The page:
“I have made mistakes and I have apologized for them,” he said during his address on Facebook Live on Sunday evening. “I am a good man who loves his island and everyone. Since I started my term to lead Puerto Rico’s destiny, in front of the most devastating economic and fiscal panorama ever.”
The administration has been plagued by corruption scandals.
Shortly before the text message scandal erupted, the FBI arrested a number of administration officials and contractors – including Rosselló’s former education secretary – over allegations of corruption and misappropriation of $15.5m (£12.5m) in federal funds apportioned to Puerto Rico after Maria.
Many protesters have carried placards with the number 4,645, the estimated death toll in the wake of Maria, according to a Harvard research paper. Rosselló’s administration had initially recorded Maria’s death toll at 64, before eventually revising the number to 2,975.
The island continues to reel from the effects of the devastating hurricane amid a faltering recovery effort led by the Trump administration.
Myrna Figueroa Lopez, 37, said she had travelled from her home in Washington state to be among the Puerto Rican diaspora participating in the protests. She criticized how Rosselló’s government handled recovery funds the wake of Hurricane Maria.
“We, who live in mainland USA, made every effort to mobilize aid to Puerto Rico after Hurricane Maria not only to help our families but everyone here,” she said. “But, that aid was left to rot, stolen, or not distributed properly by this government.”
“We feel robbed, not only us but also non-Puerto Ricans who helped, donated, and mobilized the airlines to deliver food, water and all sorts of aid. This is disrespectful to our families.”
Moreno denied, in the BBC interview, that the United Kingdom and the United States forced him to revoke Assange's asylum.
Ecuadorean President Lenin Moreno, in an exclusive interview with the BBC, stated that Julian Assange could be an agent of Russia, who has selectively never revealed information about Moscow amid leaking information about other nations.
Moreno also discredited Assange as a journalist and accused the WikiLeaks chief of working to preserve Russia and expose other countries, as evidenced by his interfering with the Vatican, the United States elections and Catalonia’s referendum.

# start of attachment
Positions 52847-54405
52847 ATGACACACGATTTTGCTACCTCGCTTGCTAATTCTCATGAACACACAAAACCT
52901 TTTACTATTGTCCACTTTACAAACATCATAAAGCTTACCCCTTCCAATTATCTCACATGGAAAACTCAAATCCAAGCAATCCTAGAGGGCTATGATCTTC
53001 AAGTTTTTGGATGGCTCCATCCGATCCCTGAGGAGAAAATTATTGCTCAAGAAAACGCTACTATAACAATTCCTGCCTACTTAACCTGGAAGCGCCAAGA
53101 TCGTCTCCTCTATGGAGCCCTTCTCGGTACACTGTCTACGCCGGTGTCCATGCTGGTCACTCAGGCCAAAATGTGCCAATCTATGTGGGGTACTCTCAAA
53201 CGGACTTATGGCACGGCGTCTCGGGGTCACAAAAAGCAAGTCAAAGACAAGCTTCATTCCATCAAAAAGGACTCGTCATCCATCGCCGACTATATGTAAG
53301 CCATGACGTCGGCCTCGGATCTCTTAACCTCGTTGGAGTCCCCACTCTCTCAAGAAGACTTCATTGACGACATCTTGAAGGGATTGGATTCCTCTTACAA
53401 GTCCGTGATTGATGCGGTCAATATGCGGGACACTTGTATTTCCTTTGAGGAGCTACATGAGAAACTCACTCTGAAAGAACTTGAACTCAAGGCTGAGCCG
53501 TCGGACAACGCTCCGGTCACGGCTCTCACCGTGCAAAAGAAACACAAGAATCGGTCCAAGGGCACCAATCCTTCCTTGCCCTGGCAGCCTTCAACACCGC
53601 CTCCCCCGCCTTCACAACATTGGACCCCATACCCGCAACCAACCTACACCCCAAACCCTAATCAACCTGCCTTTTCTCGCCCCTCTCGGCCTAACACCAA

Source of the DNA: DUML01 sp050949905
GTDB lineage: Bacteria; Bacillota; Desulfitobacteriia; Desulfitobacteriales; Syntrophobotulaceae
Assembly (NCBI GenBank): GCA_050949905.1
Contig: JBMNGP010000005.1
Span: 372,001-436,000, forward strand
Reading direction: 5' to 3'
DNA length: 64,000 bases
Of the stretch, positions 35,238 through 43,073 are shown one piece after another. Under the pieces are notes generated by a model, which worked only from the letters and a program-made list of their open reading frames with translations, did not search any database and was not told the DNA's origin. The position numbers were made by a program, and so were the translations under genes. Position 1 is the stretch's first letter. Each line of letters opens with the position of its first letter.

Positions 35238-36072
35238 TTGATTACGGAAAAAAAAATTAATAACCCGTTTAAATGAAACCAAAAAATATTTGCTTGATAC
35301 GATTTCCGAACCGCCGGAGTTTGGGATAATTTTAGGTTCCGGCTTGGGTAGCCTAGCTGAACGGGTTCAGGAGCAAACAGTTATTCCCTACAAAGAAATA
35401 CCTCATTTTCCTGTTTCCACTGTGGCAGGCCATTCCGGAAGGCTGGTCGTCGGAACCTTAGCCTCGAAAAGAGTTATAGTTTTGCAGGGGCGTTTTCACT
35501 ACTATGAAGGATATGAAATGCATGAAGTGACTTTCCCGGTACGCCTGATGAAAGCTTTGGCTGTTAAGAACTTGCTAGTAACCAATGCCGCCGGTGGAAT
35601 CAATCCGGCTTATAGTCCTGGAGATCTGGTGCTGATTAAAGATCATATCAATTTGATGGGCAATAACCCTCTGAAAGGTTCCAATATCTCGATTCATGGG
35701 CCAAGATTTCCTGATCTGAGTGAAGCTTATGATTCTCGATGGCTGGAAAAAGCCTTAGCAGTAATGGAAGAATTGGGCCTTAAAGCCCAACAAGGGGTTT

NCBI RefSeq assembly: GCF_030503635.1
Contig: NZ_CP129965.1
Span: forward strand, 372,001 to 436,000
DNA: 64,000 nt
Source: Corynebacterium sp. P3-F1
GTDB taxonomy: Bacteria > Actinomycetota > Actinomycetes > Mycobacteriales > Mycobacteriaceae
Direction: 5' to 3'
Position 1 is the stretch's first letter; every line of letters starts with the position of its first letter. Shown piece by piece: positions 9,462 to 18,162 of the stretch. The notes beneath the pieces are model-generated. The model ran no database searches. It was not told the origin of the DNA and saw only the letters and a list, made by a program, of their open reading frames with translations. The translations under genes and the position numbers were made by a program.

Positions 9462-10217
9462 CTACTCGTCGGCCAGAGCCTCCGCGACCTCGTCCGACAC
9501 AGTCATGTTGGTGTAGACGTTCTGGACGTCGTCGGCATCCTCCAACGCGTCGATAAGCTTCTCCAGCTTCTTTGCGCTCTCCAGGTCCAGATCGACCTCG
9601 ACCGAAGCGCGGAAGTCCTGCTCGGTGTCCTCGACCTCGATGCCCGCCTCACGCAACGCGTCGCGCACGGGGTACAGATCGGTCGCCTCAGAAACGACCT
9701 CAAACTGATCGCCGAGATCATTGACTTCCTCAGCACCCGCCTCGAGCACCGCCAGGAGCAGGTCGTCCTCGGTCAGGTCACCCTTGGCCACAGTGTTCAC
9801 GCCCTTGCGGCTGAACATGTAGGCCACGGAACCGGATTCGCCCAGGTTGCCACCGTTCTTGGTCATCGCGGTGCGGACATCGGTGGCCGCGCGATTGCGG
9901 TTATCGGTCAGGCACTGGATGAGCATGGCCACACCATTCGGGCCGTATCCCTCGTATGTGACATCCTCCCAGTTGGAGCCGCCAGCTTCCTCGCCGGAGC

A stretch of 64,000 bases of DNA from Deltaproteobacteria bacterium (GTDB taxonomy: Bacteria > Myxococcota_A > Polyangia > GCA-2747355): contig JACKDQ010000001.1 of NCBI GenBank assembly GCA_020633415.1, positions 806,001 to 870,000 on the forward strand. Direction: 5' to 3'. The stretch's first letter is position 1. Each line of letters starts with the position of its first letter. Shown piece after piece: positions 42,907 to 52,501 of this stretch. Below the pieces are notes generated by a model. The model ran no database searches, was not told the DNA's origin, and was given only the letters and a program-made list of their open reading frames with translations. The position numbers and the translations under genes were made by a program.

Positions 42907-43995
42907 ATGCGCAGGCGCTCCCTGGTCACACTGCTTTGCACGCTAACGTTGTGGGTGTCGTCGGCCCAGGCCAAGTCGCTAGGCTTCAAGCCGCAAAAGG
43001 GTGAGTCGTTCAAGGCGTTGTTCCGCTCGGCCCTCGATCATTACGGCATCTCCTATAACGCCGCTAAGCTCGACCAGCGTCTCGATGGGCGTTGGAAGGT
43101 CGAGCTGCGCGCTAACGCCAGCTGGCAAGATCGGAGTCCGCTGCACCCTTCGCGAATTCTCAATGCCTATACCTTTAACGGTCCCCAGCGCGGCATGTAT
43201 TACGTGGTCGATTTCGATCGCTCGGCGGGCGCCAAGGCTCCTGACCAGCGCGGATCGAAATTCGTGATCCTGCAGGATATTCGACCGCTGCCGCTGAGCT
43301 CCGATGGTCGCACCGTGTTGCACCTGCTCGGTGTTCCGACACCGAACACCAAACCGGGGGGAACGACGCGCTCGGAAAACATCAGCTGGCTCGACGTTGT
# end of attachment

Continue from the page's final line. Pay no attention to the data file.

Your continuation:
The head of state reaffirmed that the WikiLeaks co-founder was rude to the staff at the Ecuadorean embassy in London and defaced the premises with feces. However, Moreno denied, in the interview, that the United Kingdom and the United States forced him to revoke Assange's asylum, which led to the whistleblower being forcibly removed from Ecuador's London embassy where he lived for seven years.
When asked, by the reporter, if he had moved to swiftly evict Assange from the embassy because he had suffered embarrassment from photographs of him dining on lobster - after announcing austerity measures in the South American nation - had been published, Moreno replied “that was my birthday, I was watching soccer in bed, it was a great day.”
Moreno also added that Assange was a “informational terrorist ”who does not give out information he has, but is selective according to “ideological commitments.”
The Andean leader reiterated that Assange used the embassy to spy and directly violated his status as an asylee when he interfered with the internal affairs if political ally countries.
Pro-independence activists in Catalonia are venting their anger at Madrid’s trial of the region’s provincial leaders. Baton-wielding police scuffled with some of the demonstrators as people also blocked roads and set tires ablaze.
The group behind the protest is called the Committees for the Defence of the Republic (CDRs) and has been involved in demonstrations against Spain’s central government for months. The goal of Thursday’s action is to ‘paralyze everything,’ as the group put it.